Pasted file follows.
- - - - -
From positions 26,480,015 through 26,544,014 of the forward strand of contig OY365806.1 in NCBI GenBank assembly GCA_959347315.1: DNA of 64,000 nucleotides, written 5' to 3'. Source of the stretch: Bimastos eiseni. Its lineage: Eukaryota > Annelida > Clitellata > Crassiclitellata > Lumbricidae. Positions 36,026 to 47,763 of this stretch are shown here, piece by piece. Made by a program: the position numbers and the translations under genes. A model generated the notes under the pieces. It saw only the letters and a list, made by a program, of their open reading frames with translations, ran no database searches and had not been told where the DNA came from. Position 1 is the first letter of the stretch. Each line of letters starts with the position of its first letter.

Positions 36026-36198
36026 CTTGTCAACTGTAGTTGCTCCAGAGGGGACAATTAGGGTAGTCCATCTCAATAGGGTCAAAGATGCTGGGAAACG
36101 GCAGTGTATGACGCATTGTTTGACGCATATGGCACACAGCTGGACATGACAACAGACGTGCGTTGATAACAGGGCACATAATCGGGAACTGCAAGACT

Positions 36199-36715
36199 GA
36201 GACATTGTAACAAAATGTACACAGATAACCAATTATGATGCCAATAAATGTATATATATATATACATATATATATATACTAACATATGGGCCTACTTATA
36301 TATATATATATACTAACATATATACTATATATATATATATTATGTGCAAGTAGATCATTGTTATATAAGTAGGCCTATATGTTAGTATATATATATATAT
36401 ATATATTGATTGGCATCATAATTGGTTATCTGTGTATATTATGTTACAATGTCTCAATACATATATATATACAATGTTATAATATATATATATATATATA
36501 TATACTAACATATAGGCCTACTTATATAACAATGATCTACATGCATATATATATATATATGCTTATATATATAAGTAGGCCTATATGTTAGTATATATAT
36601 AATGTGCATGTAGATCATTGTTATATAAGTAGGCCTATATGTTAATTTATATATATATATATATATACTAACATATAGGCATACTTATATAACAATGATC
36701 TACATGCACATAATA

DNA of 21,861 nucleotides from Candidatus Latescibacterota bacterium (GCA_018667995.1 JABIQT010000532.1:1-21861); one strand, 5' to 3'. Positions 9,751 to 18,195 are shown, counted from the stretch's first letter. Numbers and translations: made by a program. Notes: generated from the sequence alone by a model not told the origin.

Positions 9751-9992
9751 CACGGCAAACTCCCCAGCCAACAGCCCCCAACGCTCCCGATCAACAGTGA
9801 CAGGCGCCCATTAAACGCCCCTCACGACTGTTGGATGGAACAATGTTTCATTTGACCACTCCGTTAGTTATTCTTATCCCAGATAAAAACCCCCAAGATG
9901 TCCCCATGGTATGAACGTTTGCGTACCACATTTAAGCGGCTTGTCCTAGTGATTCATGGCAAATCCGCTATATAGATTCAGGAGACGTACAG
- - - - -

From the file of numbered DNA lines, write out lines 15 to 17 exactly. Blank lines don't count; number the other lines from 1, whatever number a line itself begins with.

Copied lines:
9751 CACGGCAAACTCCCCAGCCAACAGCCCCCAACGCTCCCGATCAACAGTGA
9801 CAGGCGCCCATTAAACGCCCCTCACGACTGTTGGATGGAACAATGTTTCATTTGACCACTCCGTTAGTTATTCTTATCCCAGATAAAAACCCCCAAGATG
9901 TCCCCATGGTATGAACGTTTGCGTACCACATTTAAGCGGCTTGTCCTAGTGATTCATGGCAAATCCGCTATATAGATTCAGGAGACGTACAG